Patients with a cerebral aneurysm need expert level evaluation. It is important to seek an evaluation  by a vascular/endovascular neurosurgeon, who can offer all available treatment options. Vascular neurosurgeons undergo 7 years of specialized training in brain surgery and an additional 2 years of specialized training in endovascular procedures. There are other specialists (neurologists and radiologists) that can undergo 2 years of training in endovascular neurosurgery but they are not Neurosurgeons and cannot offer all treatment options. At New Jersey Brain and Spine, our Neurovascular team are all fellowship trained vascular neurosurgeons. Patients should always ask their doctor for their qualifications in Neurosurgery.

Distinguishing Between Brain Aneurysm and Stroke

Brain aneurysms and strokes share some symptoms but have different underlying causes. A stroke occurs when blood flow to a part of the brain is cut off. There are two main types of stroke:

  • Ischemic stroke is the most common type of stroke, accounting for about 87% of all cases. It occurs when the blood flow to part of the brain is interrupted or significantly reduced, depriving the brain tissue of oxygen and nutrients. Within minutes, brain cells begin to die. Ischemic strokes are usually caused by blockages or clots in the blood vessels that supply blood to the brain.
  • Hemorrhagic stroke occurs when a blood vessel in the brain leaks or ruptures. As a result, blood spills into the brain tissues, causing damage to brain cells. The most common causes of hemorrhagic stroke are high blood pressure and aneurysms (weaknesses in blood vessel walls). A brain aneurysm can lead to a hemorrhagic stroke if it ruptures.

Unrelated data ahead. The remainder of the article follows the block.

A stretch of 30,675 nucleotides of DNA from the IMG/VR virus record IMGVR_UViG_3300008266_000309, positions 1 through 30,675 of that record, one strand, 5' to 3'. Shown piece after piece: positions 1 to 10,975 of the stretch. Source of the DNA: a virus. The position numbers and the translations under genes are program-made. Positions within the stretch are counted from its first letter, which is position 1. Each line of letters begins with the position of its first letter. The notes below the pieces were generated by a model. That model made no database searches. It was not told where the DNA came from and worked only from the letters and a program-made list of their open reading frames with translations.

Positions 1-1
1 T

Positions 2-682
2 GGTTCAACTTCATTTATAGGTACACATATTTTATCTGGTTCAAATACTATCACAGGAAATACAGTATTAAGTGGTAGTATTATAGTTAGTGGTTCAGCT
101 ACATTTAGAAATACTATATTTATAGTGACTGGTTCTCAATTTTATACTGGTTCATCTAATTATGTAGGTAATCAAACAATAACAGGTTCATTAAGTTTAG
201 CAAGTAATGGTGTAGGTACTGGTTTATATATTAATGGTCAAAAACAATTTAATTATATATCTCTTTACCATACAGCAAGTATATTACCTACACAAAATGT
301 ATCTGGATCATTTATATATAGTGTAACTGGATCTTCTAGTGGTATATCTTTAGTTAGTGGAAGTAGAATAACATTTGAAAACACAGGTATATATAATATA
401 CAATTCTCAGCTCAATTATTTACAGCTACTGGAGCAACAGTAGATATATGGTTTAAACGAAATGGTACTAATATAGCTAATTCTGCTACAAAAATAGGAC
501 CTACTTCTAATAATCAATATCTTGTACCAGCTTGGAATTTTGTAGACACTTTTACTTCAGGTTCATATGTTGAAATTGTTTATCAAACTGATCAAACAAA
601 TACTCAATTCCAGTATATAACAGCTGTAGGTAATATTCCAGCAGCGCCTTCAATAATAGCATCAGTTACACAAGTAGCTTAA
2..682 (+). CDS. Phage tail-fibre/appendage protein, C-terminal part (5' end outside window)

The symptoms of a stroke include sudden numbness or weakness in the face, arm, or leg, especially on one side of the body, confusion, trouble speaking, difficulty seeing, and loss of balance. While there is an overlap in symptoms—particularly when a brain aneurysm leads to a hemorrhagic stroke—the sudden, severe headache is more characteristic of a ruptured brain aneurysm.

In both cases, seek immediate medical attention. The sooner a person receives treatment, the greater the chance of survival and recovery. 

Knowledge Is Power

Empowering yourself with knowledge about brain aneurysms is a life-saving decision. Understanding brain aneurysm symptoms, causes, and risk factors is essential for early detection and prevention. Being able to distinguish between a brain aneurysm and a stroke can also guide you in seeking the appropriate medical intervention. Prevention and vigilance, supported by a lifestyle that prioritizes brain health, will serve as your armor against this silent threat.

New Jersey Brain and Spine has the most experienced and sophisticated neurovascular program in the region. Each year, we evaluate nearly 1,000 brain aneurysm patients and perform about 100 to 130 aneurysm treatments. Our patient outcomes are superior to those reported in the national literature.

If you or a loved one is concerned about the potential for brain aneurysms, please don’t wait to address it. There are many solutions we can implement to avoid the worst-case scenario. Connect with our physicians to learn more.